TESIS SOBRE UN HOMICIDIO (THESIS ON A MURDER)
So far Tesis Sobre Un Homicidio has not been made available to the people of Britain. The DVD, though, can be imported from Spain. The bonus is that it has English subtitles. Tesis Sobre Un Homicidio came from the same company that produced the memorable Argentinian movie, Los Secretos De Sus Ojos. Inevitably the two films were compared. Los Secretos De Sus Ojos recalled the Argentinian dictatorship and was great but, despite the acclaim and relevance, it had one big hole in the plot and an overextended ending. Los Secretos De Sus Ojos was not perfect. And neither is Tesis Sobre Un Homicidio. Indeed most of the film is tosh. Argentinian cinema, though, is accomplished and smart, the strongest in South America. There is tosh and slick tosh.
In the same way that grey London is often disguised by BBC drama the photography in Tesis Sobre Un Homicidio flatters Buenos Aires. We see attractive restaurants, flawless apartments and really big buildings. The movie is not just good to look at. Tesis Sobre Un Homicidio is an example of how the conservative ears of cinema audiences can be satisfied without making the soundtrack routine. The orchestral arrangements remain but are highlighted by additions, simple chord arrangements emphasised by the piano or a horn. The contrived thriller plot of Tesis Sobre Un Homicidio may require indulgence but the film is more than a guilty pleasure. If too much of what happens in Tesis Sobre Un Homicidio is unbelievable, the movie is luxuriant. It also stimulates thought. The film has something to say about masculinity. Female characterisation suffers, of course, but thanks to the presence of the handsome, sympathetic and accomplished actor Ricardo Darin as Roberto Bermúdez the film also appeals to women.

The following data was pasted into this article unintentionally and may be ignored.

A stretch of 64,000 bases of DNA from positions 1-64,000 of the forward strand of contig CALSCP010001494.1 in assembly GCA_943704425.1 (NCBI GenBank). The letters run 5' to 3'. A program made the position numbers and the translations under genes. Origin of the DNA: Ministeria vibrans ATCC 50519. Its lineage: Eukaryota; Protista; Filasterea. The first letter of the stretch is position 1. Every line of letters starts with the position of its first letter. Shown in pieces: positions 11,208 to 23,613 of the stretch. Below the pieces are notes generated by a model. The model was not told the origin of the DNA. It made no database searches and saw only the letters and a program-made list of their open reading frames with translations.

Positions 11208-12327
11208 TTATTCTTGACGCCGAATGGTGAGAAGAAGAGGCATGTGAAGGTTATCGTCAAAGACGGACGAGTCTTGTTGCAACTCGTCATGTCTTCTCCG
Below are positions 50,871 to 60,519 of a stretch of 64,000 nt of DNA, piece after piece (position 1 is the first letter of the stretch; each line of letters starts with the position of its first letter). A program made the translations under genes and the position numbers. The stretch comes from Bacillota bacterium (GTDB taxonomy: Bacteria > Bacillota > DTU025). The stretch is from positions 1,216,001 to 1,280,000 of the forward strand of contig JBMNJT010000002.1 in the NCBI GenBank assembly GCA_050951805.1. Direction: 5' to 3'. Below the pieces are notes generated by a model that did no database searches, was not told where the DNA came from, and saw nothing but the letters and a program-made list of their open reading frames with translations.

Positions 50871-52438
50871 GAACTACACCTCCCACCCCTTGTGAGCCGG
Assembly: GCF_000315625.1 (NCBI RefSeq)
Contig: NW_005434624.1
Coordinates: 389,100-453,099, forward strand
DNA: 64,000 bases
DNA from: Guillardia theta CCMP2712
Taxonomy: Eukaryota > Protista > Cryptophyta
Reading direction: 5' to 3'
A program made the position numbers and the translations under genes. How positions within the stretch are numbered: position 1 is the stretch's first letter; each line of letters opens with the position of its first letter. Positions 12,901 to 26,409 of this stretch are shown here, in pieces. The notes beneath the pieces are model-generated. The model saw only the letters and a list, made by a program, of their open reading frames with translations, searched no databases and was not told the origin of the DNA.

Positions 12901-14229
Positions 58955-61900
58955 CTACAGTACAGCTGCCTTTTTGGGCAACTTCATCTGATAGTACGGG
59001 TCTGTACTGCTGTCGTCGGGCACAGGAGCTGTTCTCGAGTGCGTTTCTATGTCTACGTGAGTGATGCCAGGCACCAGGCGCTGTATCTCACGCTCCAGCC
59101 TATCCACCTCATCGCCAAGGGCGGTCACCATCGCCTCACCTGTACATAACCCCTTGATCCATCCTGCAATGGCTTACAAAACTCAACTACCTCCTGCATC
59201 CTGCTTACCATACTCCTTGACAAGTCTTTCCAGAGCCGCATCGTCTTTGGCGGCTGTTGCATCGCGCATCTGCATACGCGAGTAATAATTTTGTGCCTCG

Mixing homage and the novel, clever audacity and some corn, Tesis Sobre Un Homicidio is rooted in or sourced from three films. These are the two classics by Hitchcock, Rear Window and Strangers On A Train, and the far from classic Sleuth. Rear Window needed the paranoid suspicion of a weakened man. Strangers On A Train had a destructive friendship between two accomplished but naïve males who were unable to understand one another. Sleuth explored a problematical relationship between two men separated by age. All these elements exist in Tesis Sobre Un Homicidio. Sleuth began as a one set play. Tesis Sobre Un Homicidio is Sleuth out on the streets and given fresh air.